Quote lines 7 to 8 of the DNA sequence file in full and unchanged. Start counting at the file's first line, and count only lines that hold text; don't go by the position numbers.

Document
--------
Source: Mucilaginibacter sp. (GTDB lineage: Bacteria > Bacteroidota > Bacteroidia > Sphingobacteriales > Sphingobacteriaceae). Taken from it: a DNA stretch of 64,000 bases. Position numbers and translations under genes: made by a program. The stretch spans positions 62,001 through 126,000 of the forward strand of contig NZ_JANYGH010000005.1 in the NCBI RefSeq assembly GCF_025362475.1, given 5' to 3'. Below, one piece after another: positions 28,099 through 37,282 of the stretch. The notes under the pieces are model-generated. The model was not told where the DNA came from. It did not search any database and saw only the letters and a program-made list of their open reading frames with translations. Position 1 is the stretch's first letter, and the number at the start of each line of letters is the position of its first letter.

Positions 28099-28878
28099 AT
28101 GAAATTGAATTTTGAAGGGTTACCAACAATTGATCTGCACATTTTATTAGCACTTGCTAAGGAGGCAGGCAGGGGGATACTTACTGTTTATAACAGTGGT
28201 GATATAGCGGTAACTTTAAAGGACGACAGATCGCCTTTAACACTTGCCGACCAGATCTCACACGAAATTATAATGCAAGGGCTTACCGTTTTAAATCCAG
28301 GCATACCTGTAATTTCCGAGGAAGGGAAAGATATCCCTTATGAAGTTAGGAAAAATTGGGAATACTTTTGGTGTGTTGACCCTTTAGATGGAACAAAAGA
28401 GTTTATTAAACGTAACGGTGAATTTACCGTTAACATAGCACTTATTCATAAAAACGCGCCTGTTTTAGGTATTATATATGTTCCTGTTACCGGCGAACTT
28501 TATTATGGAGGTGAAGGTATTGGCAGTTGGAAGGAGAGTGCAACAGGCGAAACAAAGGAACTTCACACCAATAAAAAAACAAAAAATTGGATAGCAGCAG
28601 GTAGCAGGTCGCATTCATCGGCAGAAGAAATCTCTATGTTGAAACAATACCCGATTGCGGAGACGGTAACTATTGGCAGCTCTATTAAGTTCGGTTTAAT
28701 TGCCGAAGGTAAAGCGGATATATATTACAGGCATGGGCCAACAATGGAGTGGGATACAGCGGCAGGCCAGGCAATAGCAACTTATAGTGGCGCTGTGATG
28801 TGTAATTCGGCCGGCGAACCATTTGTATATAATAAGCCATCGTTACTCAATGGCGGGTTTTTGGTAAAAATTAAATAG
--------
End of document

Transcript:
28401 GTTTATTAAACGTAACGGTGAATTTACCGTTAACATAGCACTTATTCATAAAAACGCGCCTGTTTTAGGTATTATATATGTTCCTGTTACCGGCGAACTT
28501 TATTATGGAGGTGAAGGTATTGGCAGTTGGAAGGAGAGTGCAACAGGCGAAACAAAGGAACTTCACACCAATAAAAAAACAAAAAATTGGATAGCAGCAG